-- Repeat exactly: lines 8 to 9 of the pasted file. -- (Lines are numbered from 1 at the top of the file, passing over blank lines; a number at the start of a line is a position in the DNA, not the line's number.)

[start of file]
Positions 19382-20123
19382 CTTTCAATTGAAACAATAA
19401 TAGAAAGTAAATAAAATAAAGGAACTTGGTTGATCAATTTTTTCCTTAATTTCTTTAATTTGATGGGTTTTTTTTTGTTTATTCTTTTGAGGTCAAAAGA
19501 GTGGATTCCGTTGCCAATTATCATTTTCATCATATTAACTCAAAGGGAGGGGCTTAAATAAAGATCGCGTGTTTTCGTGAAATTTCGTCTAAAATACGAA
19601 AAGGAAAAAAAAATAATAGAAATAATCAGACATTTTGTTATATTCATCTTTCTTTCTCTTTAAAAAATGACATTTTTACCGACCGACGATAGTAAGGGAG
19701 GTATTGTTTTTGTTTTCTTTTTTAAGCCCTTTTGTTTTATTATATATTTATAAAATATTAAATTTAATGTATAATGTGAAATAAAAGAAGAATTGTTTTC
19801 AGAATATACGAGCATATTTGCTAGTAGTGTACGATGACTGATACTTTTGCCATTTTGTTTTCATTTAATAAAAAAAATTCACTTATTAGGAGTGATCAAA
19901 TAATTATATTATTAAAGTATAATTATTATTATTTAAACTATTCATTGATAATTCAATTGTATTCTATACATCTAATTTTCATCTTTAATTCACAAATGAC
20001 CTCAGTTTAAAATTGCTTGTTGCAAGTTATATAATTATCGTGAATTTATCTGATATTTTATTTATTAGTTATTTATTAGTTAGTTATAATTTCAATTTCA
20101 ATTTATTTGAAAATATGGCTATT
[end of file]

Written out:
19901 TAATTATATTATTAAAGTATAATTATTATTATTTAAACTATTCATTGATAATTCAATTGTATTCTATACATCTAATTTTCATCTTTAATTCACAAATGAC
20001 CTCAGTTTAAAATTGCTTGTTGCAAGTTATATAATTATCGTGAATTTATCTGATATTTTATTTATTAGTTATTTATTAGTTAGTTATAATTTCAATTTCA